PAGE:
ARTICLE
13 March 2024

What's New From The Climate-Alarm Industry?

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Gray Reed & McGraw LLP

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A full-service Texas law firm with offices in Dallas, Houston and Waco, Gray Reed provides legal services to companies ranging from start-up to Fortune 100 as well as high net worth individuals. For more information, visit www.grayreed.com.
A lot, it turns out. The Biden Administration, bending the knee to the progressive wing of the Democratic Party, has paused approval of new LNG export facilities.
United States Energy and Natural Resources
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A lot, it turns out. The Biden Administration, bending the knee to the progressive wing of the Democratic Party, has paused approval of new LNG export facilities. (In terms of influence on the President, this "wing" is looking more like the breasts, the thighs and drumsticks, the other wing, and the piece that went over the fence last. No news from the giblets).

What would a permanent ban, which could result after the government conducts its "robust" examination of LNG exports, look like? In NR Capital Matters, Andrew Follett refers to it as a "strategic crippling that would cost already wavering American allies to reconsider cozying up to the Kremlin, cut the heart out of the booming American natural gas industry, and likely increase American energy prices in the long term." What other choices would our allies have? Europe's already dwindling economic output will diminish even further, and the US will forego the opportunity to reduce our trade deficit. Other perils abound: increasing use of CO2-emitting coal is an obvious one and losing market share in Asia to ambitious Qatar and Iran is another.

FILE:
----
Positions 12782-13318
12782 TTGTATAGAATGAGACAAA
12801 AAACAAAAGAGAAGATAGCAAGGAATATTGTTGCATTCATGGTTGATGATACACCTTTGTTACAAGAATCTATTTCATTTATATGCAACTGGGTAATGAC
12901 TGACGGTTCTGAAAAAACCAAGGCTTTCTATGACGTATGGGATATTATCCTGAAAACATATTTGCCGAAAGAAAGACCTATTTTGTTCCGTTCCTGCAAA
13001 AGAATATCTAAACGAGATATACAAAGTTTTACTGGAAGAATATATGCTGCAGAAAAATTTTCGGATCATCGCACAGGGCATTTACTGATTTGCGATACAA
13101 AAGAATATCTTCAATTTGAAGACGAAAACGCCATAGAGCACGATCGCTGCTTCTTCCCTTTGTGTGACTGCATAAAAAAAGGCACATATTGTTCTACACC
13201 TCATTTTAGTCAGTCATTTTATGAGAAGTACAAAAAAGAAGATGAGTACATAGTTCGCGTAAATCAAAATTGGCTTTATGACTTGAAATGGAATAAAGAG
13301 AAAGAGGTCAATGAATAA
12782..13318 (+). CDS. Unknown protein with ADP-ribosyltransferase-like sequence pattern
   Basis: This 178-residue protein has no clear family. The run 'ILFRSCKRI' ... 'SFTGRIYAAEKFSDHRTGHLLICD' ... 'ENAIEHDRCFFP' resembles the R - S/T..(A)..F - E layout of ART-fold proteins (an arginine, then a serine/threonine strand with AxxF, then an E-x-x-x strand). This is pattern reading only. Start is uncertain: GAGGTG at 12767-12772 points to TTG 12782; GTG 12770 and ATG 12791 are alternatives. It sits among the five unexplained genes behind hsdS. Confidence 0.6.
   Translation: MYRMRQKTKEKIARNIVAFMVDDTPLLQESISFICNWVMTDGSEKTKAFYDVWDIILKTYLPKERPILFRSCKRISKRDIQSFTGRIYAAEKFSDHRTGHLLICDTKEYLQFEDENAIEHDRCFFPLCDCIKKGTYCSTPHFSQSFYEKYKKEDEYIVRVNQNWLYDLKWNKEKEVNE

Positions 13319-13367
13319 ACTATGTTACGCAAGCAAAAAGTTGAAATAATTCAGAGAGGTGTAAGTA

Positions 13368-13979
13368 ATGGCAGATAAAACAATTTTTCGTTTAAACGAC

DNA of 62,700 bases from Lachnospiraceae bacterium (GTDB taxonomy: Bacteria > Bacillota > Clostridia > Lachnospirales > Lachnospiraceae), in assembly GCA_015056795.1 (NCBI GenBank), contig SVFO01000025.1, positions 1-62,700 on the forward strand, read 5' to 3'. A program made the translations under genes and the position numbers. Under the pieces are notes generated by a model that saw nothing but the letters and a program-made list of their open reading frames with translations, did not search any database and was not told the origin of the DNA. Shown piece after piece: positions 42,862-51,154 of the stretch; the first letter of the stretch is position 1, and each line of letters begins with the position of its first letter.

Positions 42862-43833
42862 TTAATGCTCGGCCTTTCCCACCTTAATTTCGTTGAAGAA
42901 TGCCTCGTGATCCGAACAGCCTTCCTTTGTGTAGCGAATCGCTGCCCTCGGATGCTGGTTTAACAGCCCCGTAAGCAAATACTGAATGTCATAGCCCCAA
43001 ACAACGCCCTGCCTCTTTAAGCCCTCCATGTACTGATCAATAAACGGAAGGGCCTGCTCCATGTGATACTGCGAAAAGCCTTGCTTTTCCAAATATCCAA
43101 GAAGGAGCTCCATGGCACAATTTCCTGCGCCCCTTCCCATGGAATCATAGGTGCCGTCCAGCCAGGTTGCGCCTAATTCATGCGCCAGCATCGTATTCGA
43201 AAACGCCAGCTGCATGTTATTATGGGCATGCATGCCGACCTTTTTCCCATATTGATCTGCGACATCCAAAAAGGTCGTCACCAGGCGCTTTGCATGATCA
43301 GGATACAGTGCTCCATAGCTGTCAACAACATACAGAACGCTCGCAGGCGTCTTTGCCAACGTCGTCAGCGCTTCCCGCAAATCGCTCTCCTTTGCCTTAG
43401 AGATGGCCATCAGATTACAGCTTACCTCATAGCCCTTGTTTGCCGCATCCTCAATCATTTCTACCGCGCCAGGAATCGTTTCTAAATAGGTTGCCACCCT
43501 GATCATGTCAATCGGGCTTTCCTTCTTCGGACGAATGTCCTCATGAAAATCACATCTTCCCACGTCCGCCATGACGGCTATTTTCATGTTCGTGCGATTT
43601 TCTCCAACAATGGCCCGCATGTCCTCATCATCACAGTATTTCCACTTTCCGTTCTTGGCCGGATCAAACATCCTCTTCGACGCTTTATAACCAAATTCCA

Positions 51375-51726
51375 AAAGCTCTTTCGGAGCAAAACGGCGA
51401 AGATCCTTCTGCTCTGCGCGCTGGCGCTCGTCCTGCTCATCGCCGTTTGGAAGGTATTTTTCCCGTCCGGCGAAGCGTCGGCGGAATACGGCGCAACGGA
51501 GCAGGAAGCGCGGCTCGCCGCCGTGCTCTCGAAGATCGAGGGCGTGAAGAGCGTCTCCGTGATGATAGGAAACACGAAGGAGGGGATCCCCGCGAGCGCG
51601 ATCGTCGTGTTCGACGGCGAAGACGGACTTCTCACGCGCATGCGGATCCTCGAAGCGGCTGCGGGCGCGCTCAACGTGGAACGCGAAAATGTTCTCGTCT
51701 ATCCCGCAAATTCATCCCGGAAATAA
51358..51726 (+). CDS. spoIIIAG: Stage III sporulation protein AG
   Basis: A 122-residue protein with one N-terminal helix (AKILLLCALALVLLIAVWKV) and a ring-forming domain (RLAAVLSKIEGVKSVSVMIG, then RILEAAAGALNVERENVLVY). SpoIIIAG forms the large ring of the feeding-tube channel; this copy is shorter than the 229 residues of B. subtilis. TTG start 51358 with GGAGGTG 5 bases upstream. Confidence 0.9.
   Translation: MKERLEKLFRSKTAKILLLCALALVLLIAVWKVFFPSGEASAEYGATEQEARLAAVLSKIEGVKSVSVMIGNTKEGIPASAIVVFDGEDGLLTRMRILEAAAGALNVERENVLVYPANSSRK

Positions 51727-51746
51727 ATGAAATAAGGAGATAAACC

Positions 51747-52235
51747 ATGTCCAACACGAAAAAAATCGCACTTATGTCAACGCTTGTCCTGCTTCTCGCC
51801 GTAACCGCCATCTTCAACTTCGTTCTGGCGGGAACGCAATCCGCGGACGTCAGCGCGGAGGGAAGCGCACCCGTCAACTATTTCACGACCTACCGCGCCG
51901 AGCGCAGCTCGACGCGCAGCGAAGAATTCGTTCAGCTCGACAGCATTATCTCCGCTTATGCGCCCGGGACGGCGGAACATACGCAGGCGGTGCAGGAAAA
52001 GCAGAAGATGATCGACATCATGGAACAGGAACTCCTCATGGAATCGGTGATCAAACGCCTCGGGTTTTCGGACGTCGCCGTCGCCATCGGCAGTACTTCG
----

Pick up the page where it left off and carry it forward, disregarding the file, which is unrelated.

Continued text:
The move was not popular everywhere. It will immediately shut down four pending projects at enormous cost to investors and lost jobs.

"Here's reality: LNG is going to be produced. It is going to be sold on the global market. It is going to be used. Those things will happen whether new export terminals are built or not," says Andrew Stuttaford in National Review's Capital Matters. A ban will not impact global warming.

Virtue abounds

The mayor of London has signed on to a treaty sponsored by the World Economic Forum requiring London to ban meat, dairy and private car ownership by 2030, says Timothy Gardner of Planet Today. It's the initiative from the C40 Cities (C40Cities,org). The proposals include "climate action plans" that include "consumption interventions" such as prohibiting citizens from purchasing no more than three items of clothing a year and flying more than once every three years. I want to be there when they tell Leonardo DiCaprio, John Kerry, and their fellow climate warriors. The details are vague and inisidously non-threatening.

Speaking of Davos, the new exquisitely coiffed president of Argentina, Javier Milie, presented the argument for a capitalist alternative to the socialist leaning group-think of the global elite attendees.

... and of governments. Here is a cute story about two governors, a coyote and a dog.

Are you being told the truth?

"Falsehood flies, and truth comes limping after it so that when men come to be undeceived, it is too late; the jest is over, and the tale hath had its effect." Jonathan Swift.

... which leads to the myriad untruths your government is telling you about the journey to "Net Zero", says James Varney in RealClearInvestigations. How much land is required for a windmill? Orders of magnitude more than you are being told.

And dissent is stifled says John Murawski in RealClearInvestigations. He cites the critics' reasoning, banned from the official discourse, behind why there should not be concern about a "crisis". Remember, the ones who control the data control the debate.

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